Evan: Yeah, definitely. How's it going, everyone. Actually, I jumped in a little late, so I don't know if this has been said already. But I come from the product world, so I'm a PM kind of like on the other, I guess, side of the pond. So it's really cool and interesting to hear all these stories. I think one, to kind of bounce off of what Tyler said. So I used to work at an enablement company where we basically had admins, we had your sales reps, and your sales managers. And so I think one key thing to think about when we surface our product data is to segment them out, someone said by the user journeys. And what may be successful criteria for one may be the start of another one. So for example, admins would upload enablement material, or lessons, things like that. And they're actually not successful until the learners complete that, right? So their sort of checkpoint is, great, I've uploaded it, but what makes them a superhero at their position is when everyone kind of goes through it with 100% completion. So I think like the previous person said, being able to slice it in a different way to say, Hey, this specific functionality of the product is successful or has a successful KPI for X persona, but this Y persona may be something completely different. Just being cognizant of that is super important.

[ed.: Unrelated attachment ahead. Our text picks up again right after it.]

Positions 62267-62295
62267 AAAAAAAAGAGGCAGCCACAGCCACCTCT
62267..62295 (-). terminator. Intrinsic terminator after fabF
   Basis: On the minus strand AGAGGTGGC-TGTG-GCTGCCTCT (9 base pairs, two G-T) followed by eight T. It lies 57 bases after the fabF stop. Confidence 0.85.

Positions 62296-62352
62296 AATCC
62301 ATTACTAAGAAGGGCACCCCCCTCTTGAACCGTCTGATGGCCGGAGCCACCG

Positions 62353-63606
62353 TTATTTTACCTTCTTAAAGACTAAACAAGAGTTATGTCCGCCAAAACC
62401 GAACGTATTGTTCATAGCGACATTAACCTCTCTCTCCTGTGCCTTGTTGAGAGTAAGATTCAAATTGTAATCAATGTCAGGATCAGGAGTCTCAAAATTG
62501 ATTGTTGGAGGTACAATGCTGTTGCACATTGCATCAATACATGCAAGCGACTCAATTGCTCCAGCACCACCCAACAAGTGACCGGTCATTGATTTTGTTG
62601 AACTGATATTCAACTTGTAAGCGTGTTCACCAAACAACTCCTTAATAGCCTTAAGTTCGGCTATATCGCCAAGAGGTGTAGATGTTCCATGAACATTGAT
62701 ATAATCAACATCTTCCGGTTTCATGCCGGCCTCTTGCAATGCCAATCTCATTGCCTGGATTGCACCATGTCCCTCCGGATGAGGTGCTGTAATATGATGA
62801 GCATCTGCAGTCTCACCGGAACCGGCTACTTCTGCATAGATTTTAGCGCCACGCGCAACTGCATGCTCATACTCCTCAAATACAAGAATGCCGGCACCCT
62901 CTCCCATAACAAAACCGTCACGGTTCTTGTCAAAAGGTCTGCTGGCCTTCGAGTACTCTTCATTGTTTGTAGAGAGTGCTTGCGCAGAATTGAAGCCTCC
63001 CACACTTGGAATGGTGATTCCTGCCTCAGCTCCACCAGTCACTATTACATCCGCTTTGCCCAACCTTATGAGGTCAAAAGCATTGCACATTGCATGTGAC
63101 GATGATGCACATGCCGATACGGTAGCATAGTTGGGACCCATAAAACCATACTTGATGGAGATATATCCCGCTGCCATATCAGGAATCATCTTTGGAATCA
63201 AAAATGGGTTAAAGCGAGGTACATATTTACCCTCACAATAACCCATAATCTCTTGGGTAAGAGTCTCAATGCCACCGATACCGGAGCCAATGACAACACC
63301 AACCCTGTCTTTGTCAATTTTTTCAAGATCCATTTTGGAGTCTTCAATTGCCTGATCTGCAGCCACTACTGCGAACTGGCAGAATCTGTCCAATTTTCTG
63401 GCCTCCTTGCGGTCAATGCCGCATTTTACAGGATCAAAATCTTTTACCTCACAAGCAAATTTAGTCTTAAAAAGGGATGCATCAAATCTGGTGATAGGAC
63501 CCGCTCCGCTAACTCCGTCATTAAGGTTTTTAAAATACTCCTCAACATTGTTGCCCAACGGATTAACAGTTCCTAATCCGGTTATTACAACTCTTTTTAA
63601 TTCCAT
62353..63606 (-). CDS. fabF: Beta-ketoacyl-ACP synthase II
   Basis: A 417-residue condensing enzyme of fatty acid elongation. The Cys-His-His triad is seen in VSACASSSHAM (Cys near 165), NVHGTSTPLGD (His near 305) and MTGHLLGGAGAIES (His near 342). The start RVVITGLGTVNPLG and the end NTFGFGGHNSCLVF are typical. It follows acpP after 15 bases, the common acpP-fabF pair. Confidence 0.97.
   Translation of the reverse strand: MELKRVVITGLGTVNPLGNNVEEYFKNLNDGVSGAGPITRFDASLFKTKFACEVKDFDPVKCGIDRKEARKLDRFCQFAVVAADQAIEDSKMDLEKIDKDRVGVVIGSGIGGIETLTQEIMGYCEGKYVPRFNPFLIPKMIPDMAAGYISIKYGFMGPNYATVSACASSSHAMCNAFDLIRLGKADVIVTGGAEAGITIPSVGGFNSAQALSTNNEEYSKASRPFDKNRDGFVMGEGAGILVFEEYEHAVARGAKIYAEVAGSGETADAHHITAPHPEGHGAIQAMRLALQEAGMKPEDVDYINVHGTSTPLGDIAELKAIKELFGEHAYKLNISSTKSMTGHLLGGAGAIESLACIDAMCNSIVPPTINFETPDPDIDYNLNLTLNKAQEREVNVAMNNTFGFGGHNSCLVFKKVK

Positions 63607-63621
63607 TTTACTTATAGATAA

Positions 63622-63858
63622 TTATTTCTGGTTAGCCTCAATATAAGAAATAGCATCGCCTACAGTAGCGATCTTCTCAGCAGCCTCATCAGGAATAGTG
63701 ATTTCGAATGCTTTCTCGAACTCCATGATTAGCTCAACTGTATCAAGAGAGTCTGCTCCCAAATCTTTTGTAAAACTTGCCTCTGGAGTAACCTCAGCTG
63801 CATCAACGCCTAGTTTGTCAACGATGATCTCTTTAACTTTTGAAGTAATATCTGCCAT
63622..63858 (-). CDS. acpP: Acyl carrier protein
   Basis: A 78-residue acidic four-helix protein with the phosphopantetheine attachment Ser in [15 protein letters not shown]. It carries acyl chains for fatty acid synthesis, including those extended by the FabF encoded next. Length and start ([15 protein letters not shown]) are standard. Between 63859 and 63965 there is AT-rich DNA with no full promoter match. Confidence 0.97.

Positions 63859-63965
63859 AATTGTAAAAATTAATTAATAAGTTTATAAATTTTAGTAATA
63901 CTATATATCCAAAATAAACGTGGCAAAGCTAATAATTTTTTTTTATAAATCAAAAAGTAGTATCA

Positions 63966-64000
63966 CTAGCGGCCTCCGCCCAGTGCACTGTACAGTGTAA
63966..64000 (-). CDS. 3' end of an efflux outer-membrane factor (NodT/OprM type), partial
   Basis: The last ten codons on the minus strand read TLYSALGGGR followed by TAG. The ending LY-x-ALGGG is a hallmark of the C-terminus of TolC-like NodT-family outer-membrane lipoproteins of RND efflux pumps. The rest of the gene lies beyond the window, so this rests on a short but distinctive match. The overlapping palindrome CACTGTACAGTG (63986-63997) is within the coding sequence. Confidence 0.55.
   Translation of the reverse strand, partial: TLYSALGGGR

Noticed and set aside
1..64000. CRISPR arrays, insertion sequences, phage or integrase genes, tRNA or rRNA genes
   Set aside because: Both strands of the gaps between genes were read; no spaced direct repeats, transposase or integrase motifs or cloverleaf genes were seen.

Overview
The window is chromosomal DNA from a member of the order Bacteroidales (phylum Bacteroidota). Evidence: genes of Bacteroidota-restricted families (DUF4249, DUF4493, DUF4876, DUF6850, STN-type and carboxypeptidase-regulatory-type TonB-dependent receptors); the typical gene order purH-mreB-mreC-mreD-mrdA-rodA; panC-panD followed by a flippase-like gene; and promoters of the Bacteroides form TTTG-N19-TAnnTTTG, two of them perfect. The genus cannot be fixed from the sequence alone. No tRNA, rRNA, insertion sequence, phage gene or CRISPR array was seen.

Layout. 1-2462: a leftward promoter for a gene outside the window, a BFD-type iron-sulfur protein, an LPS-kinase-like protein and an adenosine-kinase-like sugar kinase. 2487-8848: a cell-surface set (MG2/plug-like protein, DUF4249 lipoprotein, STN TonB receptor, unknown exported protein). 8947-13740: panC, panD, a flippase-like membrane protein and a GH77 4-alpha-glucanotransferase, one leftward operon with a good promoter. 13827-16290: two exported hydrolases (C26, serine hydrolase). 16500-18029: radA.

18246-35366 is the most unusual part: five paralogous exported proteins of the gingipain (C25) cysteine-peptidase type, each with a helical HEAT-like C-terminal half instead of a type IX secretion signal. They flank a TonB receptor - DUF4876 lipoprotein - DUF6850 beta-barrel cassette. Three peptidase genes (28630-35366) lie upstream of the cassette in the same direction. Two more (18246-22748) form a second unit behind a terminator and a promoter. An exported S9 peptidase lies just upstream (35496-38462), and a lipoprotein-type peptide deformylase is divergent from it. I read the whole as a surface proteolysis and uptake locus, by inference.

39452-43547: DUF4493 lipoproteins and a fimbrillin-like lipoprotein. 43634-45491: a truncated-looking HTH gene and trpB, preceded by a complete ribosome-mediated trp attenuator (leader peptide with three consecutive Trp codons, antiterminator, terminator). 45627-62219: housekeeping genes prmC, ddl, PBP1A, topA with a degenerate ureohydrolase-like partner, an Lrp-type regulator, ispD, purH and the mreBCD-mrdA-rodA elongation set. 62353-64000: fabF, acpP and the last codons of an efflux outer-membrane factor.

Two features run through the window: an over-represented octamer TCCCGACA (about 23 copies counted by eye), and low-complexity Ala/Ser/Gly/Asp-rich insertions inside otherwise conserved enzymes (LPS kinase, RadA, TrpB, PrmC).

Jeff: Yeah. And I love the point you just mentioned in there too, of also having the different moments of value. We need to be able to articulate those and probably tell the story between them, right? If one's not happening, another one's not going to happen or vice versa. What's the relation between some of these data points that we're actually talking? I think sometimes that gets lost, right? The story of the data is just as important as the data itself.
Evan: Yeah. Totally.
Jeff: Awesome. Any other examples anybody want to throw out there? Just kind of thinking about surfacing product data, it doesn't have to be an app, but anything that you're doing, similar to what Melissa is doing trying to surface kind of maturity models or where people are in terms of product maturity. Where their metrics are trending, anything that you guys are sending out that's even just curious to put out there? I'll throw that out there just for a minute, and then might jump into the next question we have here. Going once, twice. All right. We'll... Oh, go ahead, Sean. Oh, you're on mute. Sorry.